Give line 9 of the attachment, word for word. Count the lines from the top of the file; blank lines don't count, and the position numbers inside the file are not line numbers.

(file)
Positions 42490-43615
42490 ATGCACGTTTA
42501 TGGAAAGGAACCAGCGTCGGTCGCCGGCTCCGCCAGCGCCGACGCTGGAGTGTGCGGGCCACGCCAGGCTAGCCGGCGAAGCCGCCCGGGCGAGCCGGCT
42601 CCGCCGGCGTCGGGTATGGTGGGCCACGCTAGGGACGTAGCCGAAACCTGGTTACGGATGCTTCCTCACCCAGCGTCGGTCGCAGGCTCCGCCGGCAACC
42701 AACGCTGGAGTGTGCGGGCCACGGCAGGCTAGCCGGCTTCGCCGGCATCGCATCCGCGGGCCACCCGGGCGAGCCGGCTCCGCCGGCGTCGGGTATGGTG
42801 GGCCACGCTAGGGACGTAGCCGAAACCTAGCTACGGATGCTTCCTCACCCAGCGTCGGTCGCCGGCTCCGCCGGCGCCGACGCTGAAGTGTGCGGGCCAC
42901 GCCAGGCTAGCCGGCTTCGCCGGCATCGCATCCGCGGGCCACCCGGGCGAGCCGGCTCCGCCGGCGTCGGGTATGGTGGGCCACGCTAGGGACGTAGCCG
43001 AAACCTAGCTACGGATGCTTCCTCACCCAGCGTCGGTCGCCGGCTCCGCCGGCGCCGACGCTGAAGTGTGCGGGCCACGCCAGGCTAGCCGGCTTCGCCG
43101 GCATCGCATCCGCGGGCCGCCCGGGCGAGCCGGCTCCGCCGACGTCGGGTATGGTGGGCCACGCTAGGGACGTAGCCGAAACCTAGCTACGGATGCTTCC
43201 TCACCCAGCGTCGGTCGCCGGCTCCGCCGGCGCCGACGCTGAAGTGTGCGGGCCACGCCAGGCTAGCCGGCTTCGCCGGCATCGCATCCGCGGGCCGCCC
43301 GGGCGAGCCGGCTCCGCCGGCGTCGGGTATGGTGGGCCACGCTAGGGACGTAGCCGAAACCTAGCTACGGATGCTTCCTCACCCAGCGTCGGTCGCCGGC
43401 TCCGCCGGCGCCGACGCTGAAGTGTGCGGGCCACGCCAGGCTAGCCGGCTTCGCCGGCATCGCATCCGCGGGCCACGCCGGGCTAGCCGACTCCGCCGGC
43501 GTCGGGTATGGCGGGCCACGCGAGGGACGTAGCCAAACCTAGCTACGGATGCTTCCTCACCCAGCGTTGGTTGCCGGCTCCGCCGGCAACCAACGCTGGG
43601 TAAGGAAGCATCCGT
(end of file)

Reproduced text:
43101 GCATCGCATCCGCGGGCCGCCCGGGCGAGCCGGCTCCGCCGACGTCGGGTATGGTGGGCCACGCTAGGGACGTAGCCGAAACCTAGCTACGGATGCTTCC